REPRESENTATIVES from the council were left red-faced on Tuesday evening when a staff proposal for an alternative future for Swindon’s libraries was leaked at their own public meeting.

The council team took receipt of the proposal last month but chose not to declare its existence to the public despite delivering an extensive presentation which purported to include alternative options to the existing strategy.

Last year the libraries budget was £2.6m, but by 2020 it will have been slashed to £1.1m – with the vast majority of those savings coming as early as next year.

As a result, the council is proposing to withdraw funding and support for all but four of the town’s 15 libraries from next year.

The Central Library will run at its current opening hours whereas the other three sites, North Swindon, West Swindon, and Highworth, will have their staffed hours cut to just 15 per week.

The staff proposal would see the number of libraries saved rise to five, crucially including Park Library which serves the more socially and economically disadvantaged communities in its surrounding area.

The model would also see far more staffed hours maintained, with 31 per week in North and West Swindon and 27 in Highworth and Park.

In addition, it proposes that the council continues to cover building costs for the remaining ten libraries until 2020, allowing community groups a softer, more viable transition into running their own libraries.

The staff model would be delivered through the formation of a trust, which would remove the burden of paying non-domestic rates from the libraries budget.

Estimates suggest that the trust proposal, including the continued funding of building costs, would require a budget of £1.4m per year, just £300,000 more that the council’s own proposal.

That would still achieve a substantial saving of £1.2m while maintaining a more extensive service.

Sarah Church, chairman of the Save Swindon’s Libraries campaign, said: “The proposal for an alternative strategy in the form of a staff-led trust must be given full consideration and tabled alongside the existing proposal for the public to consider as part of the consultation.

“The alternative proposal offers an affordable model that does not front-load savings into 2017; it addresses the concerns surrounding dramatic cuts to opening hours, and crucially includes the Park Library in south Swindon.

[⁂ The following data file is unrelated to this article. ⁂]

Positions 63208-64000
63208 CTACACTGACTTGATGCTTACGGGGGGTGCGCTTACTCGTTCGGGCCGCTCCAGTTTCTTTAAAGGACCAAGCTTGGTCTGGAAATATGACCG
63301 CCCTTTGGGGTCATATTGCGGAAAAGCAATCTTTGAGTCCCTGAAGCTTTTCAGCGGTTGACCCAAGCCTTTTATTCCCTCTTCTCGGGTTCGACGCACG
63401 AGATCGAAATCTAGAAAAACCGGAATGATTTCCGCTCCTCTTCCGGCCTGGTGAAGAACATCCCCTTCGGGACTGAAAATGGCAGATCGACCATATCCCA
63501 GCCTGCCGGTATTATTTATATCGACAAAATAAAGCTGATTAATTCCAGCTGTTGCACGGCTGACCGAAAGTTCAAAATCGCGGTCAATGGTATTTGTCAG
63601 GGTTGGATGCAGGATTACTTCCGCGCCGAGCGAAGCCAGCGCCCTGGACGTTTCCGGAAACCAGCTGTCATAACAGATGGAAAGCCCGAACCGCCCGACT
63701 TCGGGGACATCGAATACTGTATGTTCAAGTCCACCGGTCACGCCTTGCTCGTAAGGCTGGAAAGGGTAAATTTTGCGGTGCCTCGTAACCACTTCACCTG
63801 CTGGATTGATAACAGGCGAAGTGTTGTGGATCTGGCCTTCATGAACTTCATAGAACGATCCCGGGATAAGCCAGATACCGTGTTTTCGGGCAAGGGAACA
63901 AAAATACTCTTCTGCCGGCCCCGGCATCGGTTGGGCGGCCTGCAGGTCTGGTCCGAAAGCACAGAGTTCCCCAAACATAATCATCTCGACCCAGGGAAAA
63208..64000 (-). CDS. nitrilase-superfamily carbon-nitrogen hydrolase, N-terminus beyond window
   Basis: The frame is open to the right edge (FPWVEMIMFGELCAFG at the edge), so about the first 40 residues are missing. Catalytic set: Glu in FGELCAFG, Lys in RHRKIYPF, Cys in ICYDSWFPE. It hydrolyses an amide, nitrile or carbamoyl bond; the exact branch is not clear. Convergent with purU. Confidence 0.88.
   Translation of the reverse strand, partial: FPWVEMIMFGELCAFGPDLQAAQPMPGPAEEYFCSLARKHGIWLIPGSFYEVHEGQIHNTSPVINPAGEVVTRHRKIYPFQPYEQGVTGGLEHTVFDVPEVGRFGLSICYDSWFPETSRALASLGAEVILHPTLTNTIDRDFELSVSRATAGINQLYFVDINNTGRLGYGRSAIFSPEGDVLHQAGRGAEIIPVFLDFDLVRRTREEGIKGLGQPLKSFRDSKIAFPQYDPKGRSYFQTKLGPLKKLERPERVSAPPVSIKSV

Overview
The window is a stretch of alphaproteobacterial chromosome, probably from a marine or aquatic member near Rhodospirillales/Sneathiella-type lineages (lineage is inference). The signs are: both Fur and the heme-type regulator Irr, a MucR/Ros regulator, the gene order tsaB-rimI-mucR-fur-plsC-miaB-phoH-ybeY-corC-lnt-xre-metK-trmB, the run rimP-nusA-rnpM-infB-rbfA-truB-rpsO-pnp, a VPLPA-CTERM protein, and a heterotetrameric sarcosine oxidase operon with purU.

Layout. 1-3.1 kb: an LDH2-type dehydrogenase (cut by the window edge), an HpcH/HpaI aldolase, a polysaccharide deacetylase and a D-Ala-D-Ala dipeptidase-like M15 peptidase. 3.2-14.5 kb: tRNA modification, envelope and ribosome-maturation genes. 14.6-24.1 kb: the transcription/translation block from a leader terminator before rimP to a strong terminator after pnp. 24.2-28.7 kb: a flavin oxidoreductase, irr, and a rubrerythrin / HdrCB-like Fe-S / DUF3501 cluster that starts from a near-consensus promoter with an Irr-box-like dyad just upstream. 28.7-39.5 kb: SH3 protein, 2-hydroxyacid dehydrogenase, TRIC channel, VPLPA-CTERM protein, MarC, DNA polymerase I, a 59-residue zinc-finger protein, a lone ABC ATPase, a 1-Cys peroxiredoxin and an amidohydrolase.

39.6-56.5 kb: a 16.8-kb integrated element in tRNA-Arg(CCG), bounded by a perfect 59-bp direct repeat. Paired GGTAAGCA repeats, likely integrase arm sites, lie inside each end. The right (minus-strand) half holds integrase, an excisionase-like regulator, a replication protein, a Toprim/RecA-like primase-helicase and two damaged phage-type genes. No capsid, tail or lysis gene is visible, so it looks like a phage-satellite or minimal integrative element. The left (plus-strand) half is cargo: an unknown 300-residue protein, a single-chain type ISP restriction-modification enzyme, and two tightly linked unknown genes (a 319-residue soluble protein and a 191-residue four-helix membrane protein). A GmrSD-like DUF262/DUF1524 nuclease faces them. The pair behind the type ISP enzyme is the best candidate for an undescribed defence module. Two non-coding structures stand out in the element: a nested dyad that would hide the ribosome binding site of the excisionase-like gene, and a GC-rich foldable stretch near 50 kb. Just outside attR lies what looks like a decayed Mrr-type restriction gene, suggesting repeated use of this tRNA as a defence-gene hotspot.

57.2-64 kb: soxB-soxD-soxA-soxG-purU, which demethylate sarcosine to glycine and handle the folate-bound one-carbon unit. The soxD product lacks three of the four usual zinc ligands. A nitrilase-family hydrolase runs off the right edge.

“One of the most important features of the staff proposal is the protection of all library buildings so that, as the trust becomes established, the potential for it to include more than the five core libraries continues to exist.

“Under the current proposal, the cessation of funding in June 2017 will see library buildings close forever.

“As we heard from many people last night, the current plan falls far short of the need for libraries in Swindon, it disregards its own Diversity Impact Assessment, it is not joined up with the changes to public transport networks in the borough, and it disadvantages some of the most vulnerable.

“People were rightly angry.”

A spokesman for Swindon Borough Council said: "The proposals put forward by library staff were submitted as part of the consultation process and will be considered along with the many other ideas and suggestions that have been submitted so far.

"The council has always been open to looking at alternative models and will assess this proposal, and any others that are received, in detail once the consultation period has ended."

  • Yesterday's public meeting came two months to the day since the council announced its plans to withdraw support for 11 out of 15 libraries. 

Campaigners, staff and concerned library users wanted to hear what had been achieved in those eight weeks, to judge whether it made the council’s claim that no library had to close any more likely. 

When a council officer told them the goal of the strategy was “building communities through literacy and learning” they laughed – they were looking for more than sound bites.

For the most part, the audience’s contributions were informed and constructive, but there was an underlying frustration that they didn’t feel like active participants in the conversation.

Discussions about the future of community libraries were shrouded in secrecy and direct questions about location-specific issues all seemed to be on a lengthy to-do list and went unanswered.

Despite claims that discussions with community groups were well under way, representatives of the Friends of Covingham Library and the Parks Community Forum both said they had yet to be contacted. 

Highworth Library campaigner Alison Durrant asked whether any further thought had been given to the proposed use of electronic access technology during unstaffed hours - none had. 

In just ten months, community groups will be expected to take over the running of their own libraries.

Yet as they left the meeting on Tuesday they appeared disengaged. 
The council now faces a difficult challenge if it is to reverse that feeling and make a success of its strategy in the time available.